As NATO Secretary-General Jens Stoltenberg prepares for talks in Athens on Tuesday following a visit to Ankara on Monday, after an agreement between the two sides to relaunch exploratory contacts, a new push appears to be under way to resolve the long-standing Cyprus problem, another bone of contention between the two countries.
Stoltenberg, who is to meet on Tuesday with Prime Minister Kyriakos Mitsotakis and Foreign Minister Nikos Dendias, on Monday expressed the hope that an agreement by Greece and Turkey on a military “deconfliction mechanism” – including the setting up of a hotline between the two countries to avoid military tensions and accidents – “can help to create the space for diplomatic efforts.”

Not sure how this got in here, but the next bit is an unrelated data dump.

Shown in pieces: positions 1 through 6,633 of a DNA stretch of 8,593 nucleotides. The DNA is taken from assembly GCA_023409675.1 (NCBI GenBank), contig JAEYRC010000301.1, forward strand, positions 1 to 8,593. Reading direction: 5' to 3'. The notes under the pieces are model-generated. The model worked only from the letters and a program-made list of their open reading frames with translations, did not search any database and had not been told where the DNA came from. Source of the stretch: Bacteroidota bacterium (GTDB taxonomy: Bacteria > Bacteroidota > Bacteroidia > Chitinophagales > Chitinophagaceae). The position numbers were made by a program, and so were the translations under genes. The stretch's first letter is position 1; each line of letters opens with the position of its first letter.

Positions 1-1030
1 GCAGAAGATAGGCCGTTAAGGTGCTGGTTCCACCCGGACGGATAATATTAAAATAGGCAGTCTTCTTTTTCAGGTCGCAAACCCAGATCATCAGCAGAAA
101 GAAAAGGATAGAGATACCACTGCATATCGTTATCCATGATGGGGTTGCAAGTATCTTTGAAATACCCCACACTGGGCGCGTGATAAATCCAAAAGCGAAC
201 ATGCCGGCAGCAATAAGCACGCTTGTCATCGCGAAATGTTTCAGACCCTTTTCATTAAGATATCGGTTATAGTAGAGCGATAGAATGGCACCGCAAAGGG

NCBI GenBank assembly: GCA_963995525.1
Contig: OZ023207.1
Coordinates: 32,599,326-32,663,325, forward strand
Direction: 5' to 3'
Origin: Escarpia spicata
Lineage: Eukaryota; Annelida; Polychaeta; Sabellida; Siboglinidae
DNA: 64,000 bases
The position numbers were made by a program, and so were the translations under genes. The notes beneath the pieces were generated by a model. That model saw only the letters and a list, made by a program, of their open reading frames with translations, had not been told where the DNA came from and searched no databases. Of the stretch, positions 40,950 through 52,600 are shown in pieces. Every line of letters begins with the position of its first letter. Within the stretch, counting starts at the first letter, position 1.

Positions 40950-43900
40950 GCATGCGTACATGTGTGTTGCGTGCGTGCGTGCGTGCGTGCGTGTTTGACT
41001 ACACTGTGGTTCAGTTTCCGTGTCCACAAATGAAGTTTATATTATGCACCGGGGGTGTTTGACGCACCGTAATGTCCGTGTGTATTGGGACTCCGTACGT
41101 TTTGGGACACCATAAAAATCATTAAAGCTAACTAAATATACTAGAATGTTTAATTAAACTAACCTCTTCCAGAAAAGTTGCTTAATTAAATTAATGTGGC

Meanwhile, the departure of the Turkish drilling vessel Yavuz from Block 6 of Cyprus’ exclusive economic zone (EEZ) was seen on Monday as a step toward a possible de-escalation of tension in the Eastern Mediterranean. It remains to be seen whether Turkey’s Barbaros research vessel will follow suit and leave Block 3 of Cyprus’ EEZ.
Discussions regarding a possible relaunch of talks to reunify the divided island are expected to gather pace next week, following elections planned for October 11 in the Turkish-occupied north of the island, which is recognized only by Ankara.
In Turkey meanwhile, the maximalist rhetoric continued with a Turkish Defense Ministry official declaring that Ankara “will defend our Blue Homeland in the Aegean and Eastern Mediterranean.”
Turkish Foreign Minister Mevlut Cavusoglu, for his part, hit out at Greece and France, which has backed Athens in the East Med, referring to “bad allies… who constantly bring our differences to NATO.”